2. THE LIST OF PRIORITIES IN ECOLOGICAL RESEARCH

The list of priorities given below is not intended to be exhaustive, but rather to highlight those research areas we consider to be the most important toward solving critical ecological problems over the next decade and beyond. The list of research items is not in order of importance. Variants of some priorities are given as the variations in wording may become important in future. The list of the priorities follows:

1. Interactions among ecosystems;
2. Variability an
.3RivistaBio96Priorities2
http://www.scribd.com/doc/52655707/3RivistaBio96Priorities2; Ostroumov S.A., Dodson S., Hamilton D., Peterson S., Wetzel R.G. Medium-term and long-term priorities in ecological studies // Rivista di Biologia / Biology Forum. 2003 (May). 96: 327-332. Abstracts in Eng. and Italian (p. 332). Bibliogr. 20 ref.
www.ncbi.nlm.nih.gov/pubmed/14595906 ; PMID: 14595906 [PubMed - indexed for MEDLINE]
http://scipeople.com/uploads/materials/4389/3RivistaBio96Priorities2.rtf

Research priorities in ecology and environmental sciences for the future are formulated. The priorities for both fundamental and applied ecology are proposed. The list of priorities includes 50 items. The priorities are relevant to terrestrial, aquatic, and general ecology. The list of priorities is helpful when grant proposals are being prepared, evaluated, and selected for funding.
KEY WORDS: priorities, fundamentals, ecology, environmental sciences, biospheric sciences, life and biomedical sciences, geosciences, ecosystems, biosphere, organisms, levels of life systems, man-made impacts, anthropogenic effects, terrestrial and aquatic, research topics

MEDIUM-TERM AND LONG-TERM PRIORITIES IN ECOLOGICAL STUDIES

short title: PRIORITIES IN ECOLOGICAL STUDIES


S. A. Ostroumov1, S. Dodson2, D. Hamilton3, S. Peterson4, R. G. Wetzel5

1 Department of Hydrobiology, Moscow State University, Moscow 1198991; [current address: Laboratory of Physico-Chemistry of Biomembranes, Faculty of Biology, Moscow State University, Moscow 119991, Russian Federation];
2 Zoology-Birge Hall, University of Wisconsin, 430 Lincoln Drive, Madison, WI 53706, USA;
3 Department of Biological Sciences, University of Waikato, Private Bag 3105, Hamilton, New Zealand;
4 US EPA, National Health and Environmental Effects Research Laboratory, Western Ecology Division, 200 SW 35th Street, Corvallis, OR 97333, USA;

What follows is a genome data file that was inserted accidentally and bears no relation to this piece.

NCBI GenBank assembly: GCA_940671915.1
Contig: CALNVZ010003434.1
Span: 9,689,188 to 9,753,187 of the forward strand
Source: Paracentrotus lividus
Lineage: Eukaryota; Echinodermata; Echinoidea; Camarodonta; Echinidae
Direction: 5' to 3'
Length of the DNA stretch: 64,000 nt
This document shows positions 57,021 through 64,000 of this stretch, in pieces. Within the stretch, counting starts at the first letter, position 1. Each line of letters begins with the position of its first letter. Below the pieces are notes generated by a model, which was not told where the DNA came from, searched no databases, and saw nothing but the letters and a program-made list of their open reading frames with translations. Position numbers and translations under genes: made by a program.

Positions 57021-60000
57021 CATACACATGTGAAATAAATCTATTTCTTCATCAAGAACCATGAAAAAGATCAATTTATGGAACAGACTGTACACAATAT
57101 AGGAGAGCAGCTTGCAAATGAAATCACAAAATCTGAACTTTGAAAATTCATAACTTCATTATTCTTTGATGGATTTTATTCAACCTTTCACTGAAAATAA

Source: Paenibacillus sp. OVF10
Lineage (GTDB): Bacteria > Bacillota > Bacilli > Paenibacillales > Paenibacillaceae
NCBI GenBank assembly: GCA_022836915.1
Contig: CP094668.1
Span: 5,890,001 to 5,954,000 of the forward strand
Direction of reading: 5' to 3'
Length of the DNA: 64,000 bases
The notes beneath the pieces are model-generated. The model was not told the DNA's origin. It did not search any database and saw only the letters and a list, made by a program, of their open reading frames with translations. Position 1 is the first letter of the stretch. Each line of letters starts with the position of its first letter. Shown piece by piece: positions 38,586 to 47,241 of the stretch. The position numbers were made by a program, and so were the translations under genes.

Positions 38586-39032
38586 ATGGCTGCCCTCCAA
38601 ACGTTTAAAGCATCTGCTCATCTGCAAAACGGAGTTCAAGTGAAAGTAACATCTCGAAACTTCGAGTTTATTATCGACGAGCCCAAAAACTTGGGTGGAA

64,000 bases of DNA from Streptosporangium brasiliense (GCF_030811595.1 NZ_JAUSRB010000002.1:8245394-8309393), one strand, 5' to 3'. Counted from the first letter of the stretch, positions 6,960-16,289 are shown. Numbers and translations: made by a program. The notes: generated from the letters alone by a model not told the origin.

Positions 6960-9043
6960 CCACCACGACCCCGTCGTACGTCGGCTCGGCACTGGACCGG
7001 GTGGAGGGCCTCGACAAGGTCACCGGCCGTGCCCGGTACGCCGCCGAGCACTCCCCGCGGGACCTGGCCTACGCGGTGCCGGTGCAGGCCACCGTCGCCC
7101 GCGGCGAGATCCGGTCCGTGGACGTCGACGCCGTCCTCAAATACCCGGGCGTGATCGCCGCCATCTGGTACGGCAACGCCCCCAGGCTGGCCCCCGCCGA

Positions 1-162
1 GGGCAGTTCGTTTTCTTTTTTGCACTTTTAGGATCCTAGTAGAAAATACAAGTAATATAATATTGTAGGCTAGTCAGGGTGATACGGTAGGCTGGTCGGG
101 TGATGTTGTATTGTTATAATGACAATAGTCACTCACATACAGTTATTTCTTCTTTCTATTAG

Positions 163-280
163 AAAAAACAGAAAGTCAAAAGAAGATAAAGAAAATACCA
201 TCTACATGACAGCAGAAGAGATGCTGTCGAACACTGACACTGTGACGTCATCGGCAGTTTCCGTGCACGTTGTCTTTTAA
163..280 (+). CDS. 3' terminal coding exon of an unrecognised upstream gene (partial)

5 Department of Environmental Sciences and Engineering, School of Public Health, University of North Carolina, Chapel Hill, NC 27599.



1.Introduction
2. The list of priorities in ecological research
3.Conclusion

Abstract: Research priorities in ecology and environmental sciences for the future are formulated. The priorities for both fundamental and applied ecology are proposed. The list of priorities includes about 50 items. The priorities are relevant to terrestrial, aquatic, and general ecology. The list of priorities is helpful when grant proposals are being prepared, evaluated, and selected for funding.

Keywords: ecology, environmental sciences, priorities, fundamental problems, topics for grants, scientific policy

1. INTRODUCTION

We have only "one biosphere to disturb, to manage, to cherish, to understand, to love" (Margalef [1997]).
As we enter the 21st century, we seek to formulate research priorities to complement current efforts for better understanding and unraveling the complexity of ecological processes that occur in the biosphere. “Where shall ecology go, ... and which will be the battlefields of ecology?” (Lindström et al., [1999]).
Many authors contributed to analysis of the fundamental problems and priorities of modern ecology (e.g., Bezel et al., [1994]; Rigler and Peters [1995]; Reynolds [1997]; Mooney [1998]; Alimov [2000]).
The goal of this paper is to continue formulating the priorities in ecological studies in order to optimize the effort of researchers in this fundamentally important area of science.

2. THE LIST OF PRIORITIES IN ECOLOGICAL RESEARCH

The list of priorities given below is not intended to be exhaustive, but rather to highlight those research areas we consider to be the most important toward solving critical ecological problems over the next decade and beyond. The list of research items is not in order of importance. Variants of some priorities are given as the variations in wording may become important in future. The list of the priorities follows: